3 of 3 people found the following review helpful
on July 10, 2004
Re-reading "I, Robot" before the movie comes out was a good idea, I'm glad I did. For me, reading Asimov if often a fond trip down memory lane.
But if you have never read Asimov or looking for somewhere to start, I would highly recommend "I, Robot" as a first glimpse into Asimov's world(s). Here is a wonderful and timeless collection of nine short stories that all center around a central theme; The Three Laws Of Robotics.
The three laws are: 1) A robot may not injure a human being or through inaction allow a human being to come to harm. 2) A robot must obey orders given it by human beings except where such orders would conflict with the First Law. 3) A robot must protect its own existence as long as such protection does not conflict with the First or Second Law.
These laws are the central theme to each individual story, and connecting them is a running "Runaround", "Reason", and "Catch That Rabbit". Always under the direst of circumstances, they must figure out the malfunction of the robot before something terrible happens. Very entertaining stories.
Some of the other stories are about Dr. Calvin's personal experiences, such as "Liar" and "Little Lost Robot", but all fall back onto the laws as their basic theme, and whether or not humans will ever accept robots among them.
Once finished with "I, Robot", I very highly recommend the "Foundation" series, one of my favorite Asimov themes, along with the Robot Trilogy and another favorite, "Nightfall". Asimov has the gift of creating lively, likeable characters with a technical backdrop to his all-to-human stories, and always infuses a bit of humor into them.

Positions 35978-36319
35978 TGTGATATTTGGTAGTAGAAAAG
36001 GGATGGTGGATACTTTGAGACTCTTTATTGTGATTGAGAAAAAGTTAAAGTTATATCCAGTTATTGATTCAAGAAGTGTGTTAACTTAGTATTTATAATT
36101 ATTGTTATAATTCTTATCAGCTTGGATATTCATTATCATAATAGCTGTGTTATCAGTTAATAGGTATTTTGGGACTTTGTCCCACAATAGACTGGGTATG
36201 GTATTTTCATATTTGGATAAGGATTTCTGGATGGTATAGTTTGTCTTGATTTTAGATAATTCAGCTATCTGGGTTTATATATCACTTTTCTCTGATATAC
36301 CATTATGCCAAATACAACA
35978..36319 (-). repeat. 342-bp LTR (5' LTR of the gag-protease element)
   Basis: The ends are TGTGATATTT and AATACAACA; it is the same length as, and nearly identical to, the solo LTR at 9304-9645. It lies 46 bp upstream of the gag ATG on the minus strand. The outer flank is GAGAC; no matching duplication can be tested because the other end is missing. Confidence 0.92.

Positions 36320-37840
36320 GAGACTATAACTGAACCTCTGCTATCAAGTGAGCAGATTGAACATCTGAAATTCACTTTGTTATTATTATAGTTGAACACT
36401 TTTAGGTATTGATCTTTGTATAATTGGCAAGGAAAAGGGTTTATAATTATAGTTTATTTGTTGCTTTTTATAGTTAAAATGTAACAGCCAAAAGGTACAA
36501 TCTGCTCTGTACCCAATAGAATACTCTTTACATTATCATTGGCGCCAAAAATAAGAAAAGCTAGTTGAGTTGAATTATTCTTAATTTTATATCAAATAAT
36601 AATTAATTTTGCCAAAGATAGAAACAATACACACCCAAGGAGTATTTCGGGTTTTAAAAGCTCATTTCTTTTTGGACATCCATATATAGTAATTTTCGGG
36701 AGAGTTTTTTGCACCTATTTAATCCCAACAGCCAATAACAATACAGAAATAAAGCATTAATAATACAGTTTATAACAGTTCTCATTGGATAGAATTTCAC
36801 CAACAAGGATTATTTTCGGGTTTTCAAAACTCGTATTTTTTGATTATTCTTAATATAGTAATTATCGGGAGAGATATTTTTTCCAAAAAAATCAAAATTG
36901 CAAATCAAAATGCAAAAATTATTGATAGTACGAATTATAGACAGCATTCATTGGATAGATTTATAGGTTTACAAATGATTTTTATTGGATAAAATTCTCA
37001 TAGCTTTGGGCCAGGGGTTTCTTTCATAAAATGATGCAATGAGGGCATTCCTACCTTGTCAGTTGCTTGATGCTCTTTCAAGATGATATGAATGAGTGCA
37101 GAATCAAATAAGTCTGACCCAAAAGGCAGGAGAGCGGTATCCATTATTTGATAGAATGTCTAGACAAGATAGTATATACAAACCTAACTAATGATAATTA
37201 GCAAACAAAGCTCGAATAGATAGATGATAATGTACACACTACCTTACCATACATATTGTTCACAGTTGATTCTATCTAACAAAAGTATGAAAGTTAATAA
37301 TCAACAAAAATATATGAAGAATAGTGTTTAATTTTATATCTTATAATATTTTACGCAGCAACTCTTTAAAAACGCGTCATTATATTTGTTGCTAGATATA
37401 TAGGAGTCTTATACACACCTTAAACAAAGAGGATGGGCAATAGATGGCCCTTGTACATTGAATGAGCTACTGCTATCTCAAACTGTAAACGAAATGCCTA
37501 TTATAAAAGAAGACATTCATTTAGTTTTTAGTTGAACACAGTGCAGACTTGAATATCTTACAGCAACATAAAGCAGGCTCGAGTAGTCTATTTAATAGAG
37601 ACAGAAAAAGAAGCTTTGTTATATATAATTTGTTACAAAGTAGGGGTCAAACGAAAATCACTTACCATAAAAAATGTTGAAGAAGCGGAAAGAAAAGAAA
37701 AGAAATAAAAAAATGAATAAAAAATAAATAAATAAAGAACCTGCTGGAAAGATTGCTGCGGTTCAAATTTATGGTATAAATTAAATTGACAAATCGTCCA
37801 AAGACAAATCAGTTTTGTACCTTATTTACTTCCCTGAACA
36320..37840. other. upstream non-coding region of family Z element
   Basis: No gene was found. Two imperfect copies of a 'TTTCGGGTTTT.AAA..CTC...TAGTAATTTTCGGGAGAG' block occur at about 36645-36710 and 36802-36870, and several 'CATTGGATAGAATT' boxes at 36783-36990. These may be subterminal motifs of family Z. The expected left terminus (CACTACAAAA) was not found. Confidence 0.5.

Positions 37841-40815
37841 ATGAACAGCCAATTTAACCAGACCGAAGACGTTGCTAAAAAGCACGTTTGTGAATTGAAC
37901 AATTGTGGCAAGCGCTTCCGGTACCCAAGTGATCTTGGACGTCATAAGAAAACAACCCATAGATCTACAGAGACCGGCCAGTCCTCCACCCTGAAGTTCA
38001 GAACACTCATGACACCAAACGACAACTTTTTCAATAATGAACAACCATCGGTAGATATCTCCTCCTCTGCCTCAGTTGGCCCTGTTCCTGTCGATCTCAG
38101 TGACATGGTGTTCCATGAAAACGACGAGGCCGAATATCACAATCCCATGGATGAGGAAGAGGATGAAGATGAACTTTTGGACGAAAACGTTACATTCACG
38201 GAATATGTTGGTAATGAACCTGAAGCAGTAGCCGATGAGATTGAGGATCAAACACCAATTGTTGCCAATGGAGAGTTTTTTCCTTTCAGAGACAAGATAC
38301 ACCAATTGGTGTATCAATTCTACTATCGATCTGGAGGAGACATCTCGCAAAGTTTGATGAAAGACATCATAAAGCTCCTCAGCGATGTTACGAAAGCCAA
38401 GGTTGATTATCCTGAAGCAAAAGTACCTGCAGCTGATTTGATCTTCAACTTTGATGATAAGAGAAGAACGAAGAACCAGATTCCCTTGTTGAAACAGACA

Truly one of the great masters of Sci-Fi, Asimov is a must-read in my opinion, and "I, Robot" is a wonderful starting point.
9 of 10 people found the following review helpful
on July 18, 2004
With all due respect to Michael Ellis's review warning people that the book in not like the movie, a noble gesture, no doubt meant to be helpful, and that they will be disappointed if they buy the book thinking that they will be similar, he has it exactly backwards.
The book was published in 1950, so the movie is not like the book. The movie states that it is "suggested by Isaac Asimov's book" and has some similarities. To learn more about this outstanding book of short stories, see a good Isaac Asimov oriented web site at [...]
1 of 1 people found the following review helpful
on October 6, 2006
Isaac Asimov was, of course, a mover and shaker not just in the field of science fiction, but as a science educator for the masses. His prodigious output of books and articles was one of the seven wonders of the modern world, yet it's a relatively small number of short stories and novels for which (I predict) he'll be remembered. Stories like "Nightfall," "Bicentennial Man," and of course his robot stories with their "three laws" will still be read and appreciated for years to come. By showing us how the three laws worked (or sometimes didn't) in these stories, he created a practical foundation for the future of robotics, and Carl Capek aside (who wrote one of the first robot stories, RUR, in 1921) Asimov is considered by many as the father of modern robotics. The Japanese in particular seem fascinated with robots and their potential, so it shouldn't be surprising that Honda named their sophisticated humanoid robot Asimo in his honor.